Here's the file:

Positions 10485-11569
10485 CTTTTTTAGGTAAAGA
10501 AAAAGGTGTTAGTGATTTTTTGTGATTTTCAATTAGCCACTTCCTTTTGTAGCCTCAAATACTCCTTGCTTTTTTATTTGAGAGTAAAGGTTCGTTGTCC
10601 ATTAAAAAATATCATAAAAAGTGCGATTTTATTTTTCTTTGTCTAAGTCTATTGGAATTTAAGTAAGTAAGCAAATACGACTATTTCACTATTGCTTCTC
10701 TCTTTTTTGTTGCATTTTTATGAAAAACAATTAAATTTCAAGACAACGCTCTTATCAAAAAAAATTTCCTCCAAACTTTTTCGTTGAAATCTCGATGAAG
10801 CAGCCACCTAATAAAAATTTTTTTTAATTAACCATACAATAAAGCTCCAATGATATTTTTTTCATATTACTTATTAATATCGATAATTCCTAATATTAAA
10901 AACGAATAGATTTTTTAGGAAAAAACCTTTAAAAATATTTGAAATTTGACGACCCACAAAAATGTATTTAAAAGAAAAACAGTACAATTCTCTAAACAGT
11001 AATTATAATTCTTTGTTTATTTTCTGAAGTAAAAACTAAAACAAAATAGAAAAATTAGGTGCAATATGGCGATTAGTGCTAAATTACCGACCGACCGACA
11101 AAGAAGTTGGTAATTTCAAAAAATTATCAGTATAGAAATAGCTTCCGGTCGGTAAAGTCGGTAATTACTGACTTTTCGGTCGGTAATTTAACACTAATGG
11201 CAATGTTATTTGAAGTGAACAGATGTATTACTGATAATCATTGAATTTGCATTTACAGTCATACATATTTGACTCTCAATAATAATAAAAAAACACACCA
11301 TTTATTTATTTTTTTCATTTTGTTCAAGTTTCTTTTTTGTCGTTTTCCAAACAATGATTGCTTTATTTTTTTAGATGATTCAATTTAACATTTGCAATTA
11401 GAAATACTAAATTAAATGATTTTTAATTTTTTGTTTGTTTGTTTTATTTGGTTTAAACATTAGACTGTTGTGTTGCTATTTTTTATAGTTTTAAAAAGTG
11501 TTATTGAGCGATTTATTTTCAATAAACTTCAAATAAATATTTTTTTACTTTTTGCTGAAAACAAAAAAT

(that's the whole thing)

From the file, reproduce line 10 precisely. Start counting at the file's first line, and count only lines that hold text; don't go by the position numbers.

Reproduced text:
11201 CAATGTTATTTGAAGTGAACAGATGTATTACTGATAATCATTGAATTTGCATTTACAGTCATACATATTTGACTCTCAATAATAATAAAAAAACACACCA